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Now, before you get excited – this is nothing to do with chocolate!
Easter eggs in this case refer to hidden surprises and extras (just like an Easter egg hunt when you were a kid). They are aimed at people who like to explore (Free Spirits) as they reward people for just looking around and digging a little deeper than some others.
In games (and actually even in serious software like Office), Easter eggs have been around for a really long time.
An Easter Egg doesn’t have to be hard to get too, Disney’s Aladdin had a lovely nod to Mickey Mouse for the more eagle eyed amongst its players.
Some games, like Duke Nukem 3D had little digs at other games if you looked around. For instance, below we see the fate of the marine from Doom. This kind of Easter Egg just requires you to be a little more inquisitive.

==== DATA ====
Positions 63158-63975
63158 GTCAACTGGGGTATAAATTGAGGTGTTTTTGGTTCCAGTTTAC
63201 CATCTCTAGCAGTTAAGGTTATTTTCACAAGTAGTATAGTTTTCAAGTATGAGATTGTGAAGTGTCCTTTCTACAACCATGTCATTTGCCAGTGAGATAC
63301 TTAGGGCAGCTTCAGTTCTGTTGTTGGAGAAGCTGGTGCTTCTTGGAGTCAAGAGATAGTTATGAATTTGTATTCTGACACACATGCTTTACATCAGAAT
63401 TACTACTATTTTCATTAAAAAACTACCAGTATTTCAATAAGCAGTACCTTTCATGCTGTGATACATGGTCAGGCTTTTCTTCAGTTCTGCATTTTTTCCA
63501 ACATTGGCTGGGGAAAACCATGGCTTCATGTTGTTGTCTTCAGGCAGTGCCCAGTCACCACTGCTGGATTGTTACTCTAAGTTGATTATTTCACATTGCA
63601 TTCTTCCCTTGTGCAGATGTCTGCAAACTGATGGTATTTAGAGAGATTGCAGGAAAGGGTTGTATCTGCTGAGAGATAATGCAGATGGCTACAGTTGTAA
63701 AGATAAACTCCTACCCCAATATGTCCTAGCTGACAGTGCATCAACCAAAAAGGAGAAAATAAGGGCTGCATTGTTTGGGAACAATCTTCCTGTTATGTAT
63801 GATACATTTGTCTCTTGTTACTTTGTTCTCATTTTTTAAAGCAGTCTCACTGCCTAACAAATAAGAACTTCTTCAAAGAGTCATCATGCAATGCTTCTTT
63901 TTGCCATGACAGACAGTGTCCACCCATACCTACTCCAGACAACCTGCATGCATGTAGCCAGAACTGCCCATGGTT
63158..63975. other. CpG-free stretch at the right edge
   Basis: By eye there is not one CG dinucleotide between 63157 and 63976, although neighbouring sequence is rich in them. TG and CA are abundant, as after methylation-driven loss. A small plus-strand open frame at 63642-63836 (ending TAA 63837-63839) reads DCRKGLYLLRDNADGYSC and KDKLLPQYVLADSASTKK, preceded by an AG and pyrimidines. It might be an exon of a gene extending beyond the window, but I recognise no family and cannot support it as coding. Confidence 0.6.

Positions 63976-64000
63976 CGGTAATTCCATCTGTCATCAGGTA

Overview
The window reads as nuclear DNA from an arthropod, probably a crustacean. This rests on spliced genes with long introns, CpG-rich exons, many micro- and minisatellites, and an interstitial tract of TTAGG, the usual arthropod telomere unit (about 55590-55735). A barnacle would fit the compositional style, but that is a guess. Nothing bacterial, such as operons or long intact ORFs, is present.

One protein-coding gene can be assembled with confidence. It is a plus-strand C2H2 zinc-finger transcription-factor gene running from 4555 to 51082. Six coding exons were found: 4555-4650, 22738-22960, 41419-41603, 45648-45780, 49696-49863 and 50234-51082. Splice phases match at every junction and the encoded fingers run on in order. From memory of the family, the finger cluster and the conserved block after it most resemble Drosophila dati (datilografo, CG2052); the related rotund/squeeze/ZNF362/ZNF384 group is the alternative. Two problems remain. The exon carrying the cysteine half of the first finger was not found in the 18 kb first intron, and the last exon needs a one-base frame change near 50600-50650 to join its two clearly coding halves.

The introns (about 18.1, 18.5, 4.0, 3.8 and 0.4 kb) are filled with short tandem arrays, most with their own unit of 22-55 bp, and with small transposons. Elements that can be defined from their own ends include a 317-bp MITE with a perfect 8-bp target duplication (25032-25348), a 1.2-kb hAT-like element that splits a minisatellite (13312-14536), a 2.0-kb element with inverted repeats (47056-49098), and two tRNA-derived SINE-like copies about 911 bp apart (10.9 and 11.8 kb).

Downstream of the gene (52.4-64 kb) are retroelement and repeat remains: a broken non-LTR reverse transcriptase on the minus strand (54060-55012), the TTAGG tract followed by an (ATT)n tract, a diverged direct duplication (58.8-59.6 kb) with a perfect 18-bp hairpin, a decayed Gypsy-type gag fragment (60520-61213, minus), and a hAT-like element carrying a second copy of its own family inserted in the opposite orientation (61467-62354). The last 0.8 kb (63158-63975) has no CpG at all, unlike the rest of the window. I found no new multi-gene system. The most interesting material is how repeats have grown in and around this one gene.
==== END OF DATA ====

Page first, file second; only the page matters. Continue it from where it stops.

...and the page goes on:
Actually, Duke had loads of them – check out this reference to the Simpsons!
Activision’s Black Ops II had a playable version of the classic Pit Fall. Accessing this required a bit more effort as you had to do certain things in the game first.
In gamification we can make use of Easter Eggs as well. Hell if software giants Microsoft used to include them in Office, you can include them in your solutions!
The trick is to make them fun to find and make the value of the Easter Egg or the smile factor relative to the amount of effort! If you require someone to dig through your source code to find a secret page (for instance…), make sure there is some level of reward for doing it!
It does not have to be that complex though, it could just be a funny reference that only the most observant will see. It could be that you send people on a short treasure hunt to find things. It won’t be for everyone, but if you spend a bit of time and effort on them – Free Spirits will be very grateful to you and you may just raise a smile or two!